You can always set up another conditional formatting rule in Google Sheets for one set of cells exactly the same as another. But why do the extra work? Here are a few ways you can copy your conditional formatting.

Use the Format Painter

By using the Format Painter in Google Sheets, you can easily copy your formatting in the same sheet or a different one in your workbook. Keep in mind that this method copies all of the formatting, not just the conditional rule.

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Select the cell(s) you want to copy the formatting from and click the Format Painter button in the toolbar.

Format Painter in Google Sheets

Select the cells where you want to paste the formatting. If this is on a different sheet, simply choose that sheet’s tab at the bottom and then select the cells.

Pasted with the Format Painter

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And that’s all there is to it! You can confirm that your rule applies to the new cell range by going to Format > Conditional Formatting on that sheet to view the rule in the sidebar.

View the new conditional formatting rule

Copy and Paste Special

Another way to copy conditional formatting in Google Sheets is by using Paste Special. With this method, you can also paste the formatting in the same sheet or a different one in the workbook.

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Select the cell(s) you want to copy the formatting from and then do one of the following:

  • Right-click and choose “Copy.”
  • Pick Edit > Copy in the menu.

Copy the cells

Select the cells where you want to paste the formatting and then do one of the following:

  • Right-click and choose “Paste Special.”
  • Pick Edit > Paste Special in the menu.

When the Paste Special options appear, select “Conditional Formatting Only.”

Paste Special, conditional formatting only

Like when using the Format Painter, you confirm that the rule applies to the new cells by opening the Conditional Formatting sidebar with Format > Conditional Formatting.

Duplicate the Formatting Rule

Maybe you want to apply the same conditional formatting in your sheet but want to create a separate rule. This is an option if you want to set up the same conditions but adjust the formatting or vice versa. In this case, you can duplicate the rule.

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Select Format > Conditional Formatting from the menu to open the sidebar and pick the rule you want to copy to open it.

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At the bottom, choose “Add Another Rule” and click “Done.”

Add Another Rule

This duplicates the rule and returns you to the main conditional formatting screen in the sidebar. You should then see your original rule and its duplicate.

Copied conditional formatting rule

Select the duplicate to open it, make your changes to the cell range, conditions, or formatting, and click “Done.”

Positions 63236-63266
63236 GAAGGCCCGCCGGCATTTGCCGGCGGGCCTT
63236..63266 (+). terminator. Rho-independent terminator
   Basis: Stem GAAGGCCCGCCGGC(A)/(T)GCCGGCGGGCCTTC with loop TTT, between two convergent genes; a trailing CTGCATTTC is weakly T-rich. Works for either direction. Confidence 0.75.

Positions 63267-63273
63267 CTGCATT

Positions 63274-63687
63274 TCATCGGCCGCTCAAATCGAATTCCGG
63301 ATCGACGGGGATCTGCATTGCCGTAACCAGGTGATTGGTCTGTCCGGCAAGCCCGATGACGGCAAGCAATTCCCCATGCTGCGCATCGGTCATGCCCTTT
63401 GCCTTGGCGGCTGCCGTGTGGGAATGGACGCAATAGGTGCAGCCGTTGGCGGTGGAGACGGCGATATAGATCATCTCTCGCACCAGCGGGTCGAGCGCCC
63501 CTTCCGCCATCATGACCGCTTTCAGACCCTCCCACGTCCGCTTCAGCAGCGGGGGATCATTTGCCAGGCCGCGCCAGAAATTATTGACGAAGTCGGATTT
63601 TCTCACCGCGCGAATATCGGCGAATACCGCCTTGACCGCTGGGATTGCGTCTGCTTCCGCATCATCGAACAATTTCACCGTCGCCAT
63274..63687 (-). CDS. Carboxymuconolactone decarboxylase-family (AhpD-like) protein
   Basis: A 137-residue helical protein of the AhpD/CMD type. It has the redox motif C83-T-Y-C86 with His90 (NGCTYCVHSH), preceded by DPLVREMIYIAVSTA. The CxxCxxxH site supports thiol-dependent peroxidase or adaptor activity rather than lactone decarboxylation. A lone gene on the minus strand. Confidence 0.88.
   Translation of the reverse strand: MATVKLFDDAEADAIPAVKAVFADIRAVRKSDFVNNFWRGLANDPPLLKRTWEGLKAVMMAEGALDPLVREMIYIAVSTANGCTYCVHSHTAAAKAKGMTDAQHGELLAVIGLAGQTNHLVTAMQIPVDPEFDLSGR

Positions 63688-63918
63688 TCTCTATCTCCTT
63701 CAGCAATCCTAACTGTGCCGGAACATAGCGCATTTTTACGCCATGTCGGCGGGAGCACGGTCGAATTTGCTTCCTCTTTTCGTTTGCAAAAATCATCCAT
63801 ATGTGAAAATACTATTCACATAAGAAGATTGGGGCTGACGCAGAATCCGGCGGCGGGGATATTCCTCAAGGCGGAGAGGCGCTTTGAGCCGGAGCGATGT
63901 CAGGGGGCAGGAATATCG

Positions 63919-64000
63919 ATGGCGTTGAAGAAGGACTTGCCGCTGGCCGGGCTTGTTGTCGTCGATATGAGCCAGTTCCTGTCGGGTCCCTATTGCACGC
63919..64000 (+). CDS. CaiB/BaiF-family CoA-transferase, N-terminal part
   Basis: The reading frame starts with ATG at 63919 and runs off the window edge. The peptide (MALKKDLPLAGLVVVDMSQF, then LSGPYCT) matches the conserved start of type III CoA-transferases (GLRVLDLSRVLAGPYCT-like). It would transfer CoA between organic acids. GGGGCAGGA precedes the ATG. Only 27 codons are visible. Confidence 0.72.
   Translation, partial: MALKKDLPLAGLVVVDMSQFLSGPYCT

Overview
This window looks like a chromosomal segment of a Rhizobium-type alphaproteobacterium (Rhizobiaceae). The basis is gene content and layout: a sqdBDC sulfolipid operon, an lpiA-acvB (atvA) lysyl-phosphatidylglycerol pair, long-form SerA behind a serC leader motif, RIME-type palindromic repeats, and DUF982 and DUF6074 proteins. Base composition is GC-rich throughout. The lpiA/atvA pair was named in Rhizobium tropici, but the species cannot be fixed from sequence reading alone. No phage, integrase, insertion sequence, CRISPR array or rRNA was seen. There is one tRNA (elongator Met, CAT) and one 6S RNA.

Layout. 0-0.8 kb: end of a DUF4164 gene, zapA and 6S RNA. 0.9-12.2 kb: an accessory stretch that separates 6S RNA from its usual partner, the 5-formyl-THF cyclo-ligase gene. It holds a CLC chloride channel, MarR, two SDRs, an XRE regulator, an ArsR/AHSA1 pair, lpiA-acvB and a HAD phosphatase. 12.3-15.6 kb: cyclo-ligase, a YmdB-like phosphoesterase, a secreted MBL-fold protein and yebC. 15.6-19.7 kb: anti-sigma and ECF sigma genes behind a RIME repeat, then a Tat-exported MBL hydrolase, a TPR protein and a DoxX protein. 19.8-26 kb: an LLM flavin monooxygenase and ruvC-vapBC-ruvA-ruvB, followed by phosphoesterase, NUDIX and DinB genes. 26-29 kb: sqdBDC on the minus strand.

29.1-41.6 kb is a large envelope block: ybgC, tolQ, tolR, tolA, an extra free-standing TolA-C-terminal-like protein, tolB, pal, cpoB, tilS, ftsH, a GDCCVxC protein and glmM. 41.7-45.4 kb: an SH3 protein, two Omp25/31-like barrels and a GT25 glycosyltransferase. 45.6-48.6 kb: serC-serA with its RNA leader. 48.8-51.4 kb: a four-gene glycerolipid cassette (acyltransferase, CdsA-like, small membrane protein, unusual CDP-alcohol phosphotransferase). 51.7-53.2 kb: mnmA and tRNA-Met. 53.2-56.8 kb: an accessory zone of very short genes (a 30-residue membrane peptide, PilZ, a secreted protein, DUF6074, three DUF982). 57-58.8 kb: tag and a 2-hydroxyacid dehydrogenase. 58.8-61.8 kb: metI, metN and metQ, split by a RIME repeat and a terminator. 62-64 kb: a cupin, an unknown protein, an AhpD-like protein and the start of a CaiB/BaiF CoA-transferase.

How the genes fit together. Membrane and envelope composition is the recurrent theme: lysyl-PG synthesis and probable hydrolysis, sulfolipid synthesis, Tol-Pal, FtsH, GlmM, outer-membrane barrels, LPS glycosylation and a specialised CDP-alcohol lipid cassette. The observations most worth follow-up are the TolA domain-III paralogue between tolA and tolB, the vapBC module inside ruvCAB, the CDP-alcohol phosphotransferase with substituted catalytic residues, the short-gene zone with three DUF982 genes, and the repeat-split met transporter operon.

Edited conditional formatting rule

You then have both rules for your sheet.

Duplicated conditional formatting rule

Expand the Range in the Rule

If for some reason you don’t want to use the copy and paste options above, you can also edit the conditional formatting rule to include a new cell range. This is a good option if you want the formatting in the same sheet but for cells not adjacent to those already in the rule.

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In the sheet where you want to copy the formatting, pick Format > Conditional Formatting from the menu to open the sidebar. Select the rule you want to copy to open it.

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Click the Select Data Range icon to the right of the Apply to Range box.

Pick “Add Another Range.”

Add Another Range

Either enter the additional cell range in the box or drag your cursor through it on your sheet.

Additional range added

Click “OK” to save your change and then click “Done” in the sidebar. You’ll then see the new cell range for your rule.

Expanded formatting rule range

There’s no reason to create a totally new conditional formatting rule if you want the same one elsewhere in your sheet or workbook. Whether you want to copy and paste the exact same rule or copy the rule and make slight adjustments, you have options in Google Sheets.

Profile Photo for Sandy Writtenhouse Sandy Writtenhouse
With her B.S. in Information Technology, Sandy worked for many years in the IT industry as a Project Manager, Department Manager, and PMO Lead. She learned how technology can enrich both professional and personal lives by using the right tools. And, she has shared those suggestions and how-tos on many websites over time. With thousands of articles under her belt, Sandy strives to help others use technology to their advantage.
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